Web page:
Today, Monday, March 22 is World Water Day. It’s great to see the heightened attention to water issues, even if just for the day. The Huffington Post is featuring numerous WWD-related articles and in a recent check, “World Water Day” was the 75th most popular Google search. Virtually every WWD article I’ve seen cites similar statistics, which emphasize the true magnitude of the water crisis -nearly one billion people around the world don’t have clean drinking water, 2.6 billion still lack basic sanitation, over half of the world’s illnesses are due to diseases caused by unsafe water. While these numbers are, sadly, familiar to those of us who are interested in water issues, they are as daunting as ever.
One important implication of these numbers though, is that traditional small-scale water-related interventions simply aren’t sufficient to solve the crisis. The numbers are just too big. A difficult (inconvenient, if you like) truth is that any number of small-scale interventions (wells, boreholes, pipes) will not provide water to the 1 billion plus people who are in such need. Don’t get me wrong – it’s great that many groups are doing this work, and some of them are focusing on very innovative solutions. Many small-scale, village-level interventions completely change the lives of their beneficiaries, and their impact simply can’t be overstated.
At the same time though, when we read about 1 billion people, it’s obvious that we need a range of solutions. In particular, we need to look at policy changes which can have massive impacts. One statistic I haven’t seen yet today is that 70% of global freshwater consumption (and much more in developing countries) goes to agricultural water use. In addition, this use tends to be highly inefficient. The upshot of this: small changes in agricultural water use can have huge impacts, by freeing up tremendous quantities of water which can then be used to meet household needs. A policy that encourages efficient water use in the agricultural sector (whether in California or India) will have big dividends in providing water for household use. In addition, such “more crop per drop” policies also have income-related benefits, and increasing incomes, particularly in the developing world is a critical factor in allowing for water access.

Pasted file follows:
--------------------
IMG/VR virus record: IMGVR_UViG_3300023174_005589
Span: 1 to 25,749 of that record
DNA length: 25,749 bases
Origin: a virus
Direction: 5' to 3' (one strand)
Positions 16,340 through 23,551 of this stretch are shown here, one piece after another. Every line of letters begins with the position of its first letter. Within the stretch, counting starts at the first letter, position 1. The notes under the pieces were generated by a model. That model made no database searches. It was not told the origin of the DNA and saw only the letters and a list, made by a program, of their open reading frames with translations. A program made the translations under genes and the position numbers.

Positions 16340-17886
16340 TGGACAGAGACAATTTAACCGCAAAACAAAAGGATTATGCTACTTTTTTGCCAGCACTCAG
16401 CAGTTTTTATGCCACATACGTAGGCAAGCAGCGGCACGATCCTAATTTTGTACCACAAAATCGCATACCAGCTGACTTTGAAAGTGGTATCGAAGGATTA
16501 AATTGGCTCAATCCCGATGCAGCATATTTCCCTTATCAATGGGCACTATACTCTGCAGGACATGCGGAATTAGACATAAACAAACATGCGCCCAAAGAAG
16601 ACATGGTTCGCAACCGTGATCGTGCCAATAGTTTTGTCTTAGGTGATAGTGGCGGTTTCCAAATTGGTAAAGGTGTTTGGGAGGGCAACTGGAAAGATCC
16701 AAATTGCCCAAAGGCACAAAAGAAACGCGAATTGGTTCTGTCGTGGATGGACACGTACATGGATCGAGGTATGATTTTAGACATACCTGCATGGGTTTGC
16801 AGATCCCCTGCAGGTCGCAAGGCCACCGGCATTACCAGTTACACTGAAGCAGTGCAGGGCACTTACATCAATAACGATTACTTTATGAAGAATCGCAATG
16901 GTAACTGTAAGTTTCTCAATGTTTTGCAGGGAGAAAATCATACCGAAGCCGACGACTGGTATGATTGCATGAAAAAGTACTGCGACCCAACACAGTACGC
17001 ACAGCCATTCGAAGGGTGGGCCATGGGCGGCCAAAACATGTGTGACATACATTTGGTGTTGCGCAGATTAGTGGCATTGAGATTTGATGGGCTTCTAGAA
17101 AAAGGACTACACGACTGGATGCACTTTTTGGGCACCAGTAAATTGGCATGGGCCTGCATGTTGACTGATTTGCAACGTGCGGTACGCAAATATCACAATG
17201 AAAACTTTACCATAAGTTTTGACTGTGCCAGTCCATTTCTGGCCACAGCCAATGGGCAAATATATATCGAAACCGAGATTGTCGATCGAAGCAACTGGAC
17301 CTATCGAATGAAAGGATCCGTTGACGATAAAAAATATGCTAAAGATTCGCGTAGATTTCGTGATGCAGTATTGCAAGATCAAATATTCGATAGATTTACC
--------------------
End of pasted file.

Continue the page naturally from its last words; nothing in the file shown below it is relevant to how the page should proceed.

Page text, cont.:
Another sometimes overlooked area in the water related discourse (and also something I haven’t seen discussed today) is the importance of climate prediction. Put simply, you can build lots of rainwater cisterns, but what happens if it doesn’t rain? Or what happens if a canal system is built, but river flows decrease to such an extent that the canals become useless? These types of predictions, already complicated, are being made even more so by increasing climate variability. They are also being made more urgent by increasing population s, which are pushing again, and in some cases have already exceeded, natural constraints. As Manu Lall and I wrote in an earlier blog post, “we need advances in seasonal and multiyear climate forecasts, and to increase our skills in using them to make decisions on water allocation and system operation.
These types of projects aren’t as sexy as digging wells, or providing piping to schools, and it’s incumbent on scientists and policy makers to explain why they’re necessary. Yet policy changes (particularly focusing on the agricultural sector) and improved predictions are every bit as necessary. If we’re going to provide water to 1 billion people, it will have to be an all hands on deck effort.